A new bill introduced by the Senate will require teachers to undergo mental health first aid training to recognize signs of mental distress and substance abuse in young children.
In January, Democratic lawmakers introduced a bill that would direct more services to help school districts strengthen their mental first aid skills.
Mid-Michigan schools will no longer be only concerned with academics as lawmakers push to make certain teachers are paying closer attention to the behaviors of students.
Ellen Lounds, director of special services at Holly Area Schools, said they are working on focusing more on the emotional wellness of students.
“If you think of first aid in the physical side of things, this is first aid for the emotional side,” Lounds said. “It could be eating disorders, it could be suicidal idealization, depression, anxiety, you mentioned social media - on there we hear a lot about kids with anxiety. We hear a lot everyday about suicide. We’re trying to give staff a lens, so they can identify.”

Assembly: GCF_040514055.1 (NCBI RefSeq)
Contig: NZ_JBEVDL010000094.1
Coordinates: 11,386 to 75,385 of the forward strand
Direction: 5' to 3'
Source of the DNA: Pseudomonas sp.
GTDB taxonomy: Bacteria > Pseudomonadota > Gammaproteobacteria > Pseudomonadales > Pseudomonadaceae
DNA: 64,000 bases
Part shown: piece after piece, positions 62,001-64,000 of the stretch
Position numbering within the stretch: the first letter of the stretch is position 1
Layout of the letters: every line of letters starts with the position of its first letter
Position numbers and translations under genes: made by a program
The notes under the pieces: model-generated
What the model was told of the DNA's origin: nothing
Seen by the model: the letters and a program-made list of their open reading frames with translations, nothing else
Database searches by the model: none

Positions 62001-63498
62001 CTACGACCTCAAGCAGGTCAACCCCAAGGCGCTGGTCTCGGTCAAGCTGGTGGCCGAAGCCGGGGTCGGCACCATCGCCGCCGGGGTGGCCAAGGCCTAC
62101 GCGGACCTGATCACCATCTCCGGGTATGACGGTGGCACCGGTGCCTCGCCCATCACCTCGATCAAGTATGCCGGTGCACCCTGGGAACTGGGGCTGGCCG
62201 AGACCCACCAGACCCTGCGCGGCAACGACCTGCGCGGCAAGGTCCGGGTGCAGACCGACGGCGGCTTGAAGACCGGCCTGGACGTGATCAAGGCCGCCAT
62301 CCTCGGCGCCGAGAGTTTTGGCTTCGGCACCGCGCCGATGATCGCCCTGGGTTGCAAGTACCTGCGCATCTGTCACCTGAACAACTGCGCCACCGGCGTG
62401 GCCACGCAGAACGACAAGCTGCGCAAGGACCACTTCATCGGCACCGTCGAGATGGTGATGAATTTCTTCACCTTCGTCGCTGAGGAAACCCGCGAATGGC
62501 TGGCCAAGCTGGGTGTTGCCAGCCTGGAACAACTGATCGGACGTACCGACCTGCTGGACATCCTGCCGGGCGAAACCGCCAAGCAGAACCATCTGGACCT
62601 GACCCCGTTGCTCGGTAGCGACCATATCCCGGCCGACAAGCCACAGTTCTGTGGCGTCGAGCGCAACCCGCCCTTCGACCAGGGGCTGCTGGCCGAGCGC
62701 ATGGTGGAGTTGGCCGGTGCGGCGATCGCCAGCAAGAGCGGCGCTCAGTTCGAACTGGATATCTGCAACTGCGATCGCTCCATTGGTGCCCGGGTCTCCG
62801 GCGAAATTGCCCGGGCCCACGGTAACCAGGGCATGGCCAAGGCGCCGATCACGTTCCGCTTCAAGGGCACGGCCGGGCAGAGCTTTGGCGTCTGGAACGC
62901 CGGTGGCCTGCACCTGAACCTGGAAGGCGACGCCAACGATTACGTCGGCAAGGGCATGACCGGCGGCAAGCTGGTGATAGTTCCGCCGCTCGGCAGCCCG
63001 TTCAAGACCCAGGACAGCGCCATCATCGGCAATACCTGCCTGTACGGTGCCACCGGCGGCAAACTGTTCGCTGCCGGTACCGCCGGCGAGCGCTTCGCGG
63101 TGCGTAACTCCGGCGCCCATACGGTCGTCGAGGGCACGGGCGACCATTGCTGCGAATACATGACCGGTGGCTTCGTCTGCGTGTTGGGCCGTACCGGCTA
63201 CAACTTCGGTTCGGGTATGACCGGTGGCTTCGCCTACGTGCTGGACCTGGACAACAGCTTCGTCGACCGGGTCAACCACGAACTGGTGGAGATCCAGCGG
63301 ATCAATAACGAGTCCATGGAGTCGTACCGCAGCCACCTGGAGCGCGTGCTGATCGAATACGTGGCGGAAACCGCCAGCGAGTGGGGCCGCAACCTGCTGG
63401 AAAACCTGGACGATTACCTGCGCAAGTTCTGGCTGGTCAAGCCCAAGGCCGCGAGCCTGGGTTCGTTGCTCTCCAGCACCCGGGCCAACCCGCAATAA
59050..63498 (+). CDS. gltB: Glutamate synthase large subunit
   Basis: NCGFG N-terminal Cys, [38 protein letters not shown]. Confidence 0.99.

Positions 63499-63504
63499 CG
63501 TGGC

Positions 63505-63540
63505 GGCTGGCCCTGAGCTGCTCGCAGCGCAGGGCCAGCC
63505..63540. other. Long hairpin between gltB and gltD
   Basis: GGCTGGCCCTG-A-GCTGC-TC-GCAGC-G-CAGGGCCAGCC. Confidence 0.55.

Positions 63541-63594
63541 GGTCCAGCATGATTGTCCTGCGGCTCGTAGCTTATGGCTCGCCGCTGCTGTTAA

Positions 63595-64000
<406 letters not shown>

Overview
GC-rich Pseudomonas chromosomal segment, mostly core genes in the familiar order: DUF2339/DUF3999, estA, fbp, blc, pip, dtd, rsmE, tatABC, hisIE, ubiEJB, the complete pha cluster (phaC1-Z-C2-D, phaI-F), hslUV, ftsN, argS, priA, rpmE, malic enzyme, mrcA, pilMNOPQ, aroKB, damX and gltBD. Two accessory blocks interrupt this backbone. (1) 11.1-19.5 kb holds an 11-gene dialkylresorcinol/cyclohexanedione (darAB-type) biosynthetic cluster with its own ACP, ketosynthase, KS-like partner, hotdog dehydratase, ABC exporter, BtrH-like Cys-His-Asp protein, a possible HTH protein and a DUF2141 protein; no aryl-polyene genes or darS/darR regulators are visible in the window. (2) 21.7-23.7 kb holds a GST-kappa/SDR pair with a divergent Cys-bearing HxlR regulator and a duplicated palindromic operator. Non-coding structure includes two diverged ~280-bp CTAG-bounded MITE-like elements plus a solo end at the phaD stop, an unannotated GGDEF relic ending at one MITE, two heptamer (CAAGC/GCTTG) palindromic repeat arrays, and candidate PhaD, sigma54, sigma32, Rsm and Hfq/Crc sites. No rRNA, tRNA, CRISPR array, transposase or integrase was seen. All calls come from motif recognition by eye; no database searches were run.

The district has already started trainings to combat mental illness. Lounds said the school uses the R.U.L.E.R. system. This system teaches staff how to see problems before they get out of hand and if an issue is identified, the school will work to get the students help if they need it.
“A lot of times, we are the first people to see that they struggle. It is not always academics,” Lounds said.
Lounds said her school has seen success since the training program was implemented.
“I feel like the teachers thought it was a really great adolescence development. While also understanding the wide range of issues kids are dealing with. When do we listen to know? I need reassurance versus do we listen, I know we need to connect them to other resources,” Lounds said.